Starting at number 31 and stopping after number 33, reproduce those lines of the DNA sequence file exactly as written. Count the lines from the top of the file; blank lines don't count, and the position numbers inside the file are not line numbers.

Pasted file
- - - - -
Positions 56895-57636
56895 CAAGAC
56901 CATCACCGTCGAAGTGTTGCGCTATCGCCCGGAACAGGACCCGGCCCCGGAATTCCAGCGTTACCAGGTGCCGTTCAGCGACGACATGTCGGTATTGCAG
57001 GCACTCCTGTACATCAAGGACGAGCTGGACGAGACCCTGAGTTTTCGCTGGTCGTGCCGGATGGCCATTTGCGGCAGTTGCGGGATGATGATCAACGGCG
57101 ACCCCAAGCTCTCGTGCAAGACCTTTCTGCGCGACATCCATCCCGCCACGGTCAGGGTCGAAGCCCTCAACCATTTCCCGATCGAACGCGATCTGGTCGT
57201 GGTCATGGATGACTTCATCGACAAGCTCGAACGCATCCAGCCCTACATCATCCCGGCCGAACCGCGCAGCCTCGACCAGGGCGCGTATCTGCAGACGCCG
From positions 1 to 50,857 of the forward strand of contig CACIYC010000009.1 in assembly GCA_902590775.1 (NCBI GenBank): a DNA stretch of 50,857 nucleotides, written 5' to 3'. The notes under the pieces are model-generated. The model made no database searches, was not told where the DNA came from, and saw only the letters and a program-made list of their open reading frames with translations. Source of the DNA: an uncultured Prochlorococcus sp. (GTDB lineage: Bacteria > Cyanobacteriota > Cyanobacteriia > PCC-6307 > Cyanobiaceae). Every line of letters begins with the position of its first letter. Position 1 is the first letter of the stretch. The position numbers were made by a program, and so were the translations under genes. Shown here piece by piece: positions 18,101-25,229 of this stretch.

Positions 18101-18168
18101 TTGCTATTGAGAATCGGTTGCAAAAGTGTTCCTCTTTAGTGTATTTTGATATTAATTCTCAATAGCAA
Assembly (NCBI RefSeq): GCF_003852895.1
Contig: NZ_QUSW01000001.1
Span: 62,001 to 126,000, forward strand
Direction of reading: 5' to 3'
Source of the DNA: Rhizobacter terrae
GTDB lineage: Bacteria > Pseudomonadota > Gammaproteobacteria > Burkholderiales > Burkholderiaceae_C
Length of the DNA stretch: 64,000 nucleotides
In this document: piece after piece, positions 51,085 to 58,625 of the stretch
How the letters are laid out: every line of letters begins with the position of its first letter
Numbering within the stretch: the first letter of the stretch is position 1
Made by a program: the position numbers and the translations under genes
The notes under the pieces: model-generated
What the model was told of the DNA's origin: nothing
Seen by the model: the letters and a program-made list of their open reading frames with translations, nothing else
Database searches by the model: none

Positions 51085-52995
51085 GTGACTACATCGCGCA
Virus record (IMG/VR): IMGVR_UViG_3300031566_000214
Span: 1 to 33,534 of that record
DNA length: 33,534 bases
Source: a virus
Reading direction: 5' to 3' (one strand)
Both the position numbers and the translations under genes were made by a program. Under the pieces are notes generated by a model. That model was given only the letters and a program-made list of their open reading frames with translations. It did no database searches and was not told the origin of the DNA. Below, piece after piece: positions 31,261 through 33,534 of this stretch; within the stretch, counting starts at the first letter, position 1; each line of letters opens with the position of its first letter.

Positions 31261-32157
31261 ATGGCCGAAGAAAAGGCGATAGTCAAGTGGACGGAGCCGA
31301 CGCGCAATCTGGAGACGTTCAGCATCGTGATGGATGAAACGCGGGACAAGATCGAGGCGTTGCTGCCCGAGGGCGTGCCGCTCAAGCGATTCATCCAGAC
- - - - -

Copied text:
Reading direction: 5' to 3' (one strand)
Both the position numbers and the translations under genes were made by a program. Under the pieces are notes generated by a model. That model was given only the letters and a program-made list of their open reading frames with translations. It did no database searches and was not told the origin of the DNA. Below, piece after piece: positions 31,261 through 33,534 of this stretch; within the stretch, counting starts at the first letter, position 1; each line of letters opens with the position of its first letter.

Positions 31261-32157